- National pride significantly boosted by successful tournament
- £4.3 billion generated in economic output
- 242,000 international visitors stayed an average of 17 days each in Japan, providing tourism and economic benefits to the host nation
- 46,000 jobs created or sustained for the tournament
- Strong regional impact at the heart of nationwide benefits
- Significant rugby and community sport’s infrastructure legacy, including Kamaishi Recovery Memorial Stadium
- Outcomes reinforce Japan’s stature as a major commercial rugby market
Japan 2019 was the most economically successful Rugby World Cup ever, with nearly £4.3 billion generated in economic output according to The economic impact of Rugby World Cup 2019 report published by EY today.
Rugby World Cup 2019 has been heralded as the best to date, delivering a unique experience for visiting fans, showcasing Japan’s renowned culture and spirit of Omotenashi and significantly boosting national pride. Delivering unforgettable moments on and off the field, the tournament has been reinforced as one of the world’s most prestigious and exciting sports events.
The 44-day global celebration of rugby, hosted across 12 cities the length and breadth of Japan, captured the imagination of a nation and fans around the world. It was the most competitive, best attended, most viewed, most socially engaged and most commercially successful of the nine men’s tournaments to date and the biggest sporting event of 2019.
Rugby World Cup 2019 was also the most economically successful event in Japanese sporting history, underscoring the nationwide approach to host Asia’s first tournament.
The EY report, launched during a special webinar event in Tokyo today, outlines how Rugby World Cup 2019 generated £4.3 billion in output and added £2.3 billion to Japan’s GDP. It attracted 242,000 international fans from 178 nations, who stayed an average of 17 days, visiting five cities on average. More than 60 per cent of fans were visiting the country for the first time, while their daily spend was 4.6 times higher than that spent by the average visitor to Japan in 2018.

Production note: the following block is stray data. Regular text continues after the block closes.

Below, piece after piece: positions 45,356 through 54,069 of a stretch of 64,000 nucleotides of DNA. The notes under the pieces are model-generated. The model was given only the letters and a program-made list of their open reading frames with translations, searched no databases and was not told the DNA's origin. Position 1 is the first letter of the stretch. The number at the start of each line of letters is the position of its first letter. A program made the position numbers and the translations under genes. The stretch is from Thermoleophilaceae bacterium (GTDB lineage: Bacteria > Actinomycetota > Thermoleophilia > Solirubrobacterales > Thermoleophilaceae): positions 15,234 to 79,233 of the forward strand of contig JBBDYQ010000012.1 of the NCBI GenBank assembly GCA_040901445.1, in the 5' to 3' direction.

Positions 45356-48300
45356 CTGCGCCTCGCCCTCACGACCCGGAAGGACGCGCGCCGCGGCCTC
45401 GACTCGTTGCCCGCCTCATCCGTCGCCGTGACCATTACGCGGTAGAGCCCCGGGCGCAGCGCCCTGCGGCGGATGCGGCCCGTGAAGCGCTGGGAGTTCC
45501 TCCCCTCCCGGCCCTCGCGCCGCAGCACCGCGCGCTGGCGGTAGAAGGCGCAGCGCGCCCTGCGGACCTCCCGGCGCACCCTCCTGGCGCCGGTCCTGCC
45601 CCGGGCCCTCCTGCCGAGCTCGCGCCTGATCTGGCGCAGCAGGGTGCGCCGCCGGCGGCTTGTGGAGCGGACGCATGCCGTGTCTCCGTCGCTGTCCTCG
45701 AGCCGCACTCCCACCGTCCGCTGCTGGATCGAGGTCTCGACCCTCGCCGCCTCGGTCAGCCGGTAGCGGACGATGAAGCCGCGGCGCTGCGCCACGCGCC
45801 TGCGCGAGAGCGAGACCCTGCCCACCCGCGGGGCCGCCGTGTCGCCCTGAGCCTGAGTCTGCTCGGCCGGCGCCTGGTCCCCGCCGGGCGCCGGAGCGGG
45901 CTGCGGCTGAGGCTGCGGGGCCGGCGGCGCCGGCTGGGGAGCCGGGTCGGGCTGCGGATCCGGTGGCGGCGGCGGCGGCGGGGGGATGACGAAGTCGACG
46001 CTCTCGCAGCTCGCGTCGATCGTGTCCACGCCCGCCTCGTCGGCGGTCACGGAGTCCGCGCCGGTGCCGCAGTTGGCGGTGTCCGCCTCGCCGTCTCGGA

Aside from a record economic impact footprint that reached from Sapporo in the north to Kumamoto in the south, the tournament also created or sustained 46,000 jobs and 13,000 volunteer roles, many of whom will be supporting Tokyo 2020.
The host’s ticketing strategy also proved successful with a total of 1.83 million tickets sold. The 99 per cent attendance versus capacity rate across the 45 matches is the most successful in Rugby World Cup history and among the most successful major sports events of all time. It was the biggest single-sport event ever held in Japan. In addition, a record 1.13 million fans attended one or more of the 16 official fanzones despite two typhoons during the event.
Stadia packed with Japanese fans (more than 50 per cent attending a rugby match for the first time) combined with joyous overseas fans created a special atmosphere, The performance of Japan’s national team – the Brave Blossoms – in reaching the quarter-finals for the first time played a leading role in boosting national pride with 90 per cent of people in Japan believing that hosting captured the nation’s imagination, boosting pride, excitement and engagement.
A special, unforgettable, record-breaking tournament
- Asia and Japan’s first Rugby World Cup
- Unprecedented 44-day global shop window for Japan and rugby
- Record nationwide economic impact beyond Tokyo
- 242,000 international visitors staying average of 17 days v 14 days for RWC 2015
- 60 per cent of fans visiting Japan for the first time
- 90 per cent of fans said they would return to Japan
- 80 per cent of fans said they had an exceptional experience
- £4.3 billion total economic impact/£2.3 billion GDP increase
- £2.3 billion spent in Japan by international visitors
- RWC 2019 visiting fans spent 4.6 times more than the average visitor to Japan in 2018
- 46,340 jobs created or supported for the tournament
- RWC 2019 visitors stayed 17 days, compared to 14 days average at RWC 2015
- £2m pledged for the Childfund Pass It Back programme, a partnership between Childfund, World Rugby, Asia Rugby and the JRFU
- 2.25 million people introduced to rugby in Asia via the Impact Beyond programme (769,000 children involved in tag rugby in elementary schools in Japan)
- Significant infrastructure legacy for rugby and community sport, including the Kamaishi Recovery Memorial Stadium
Click here for the EY report and RWC press release in full.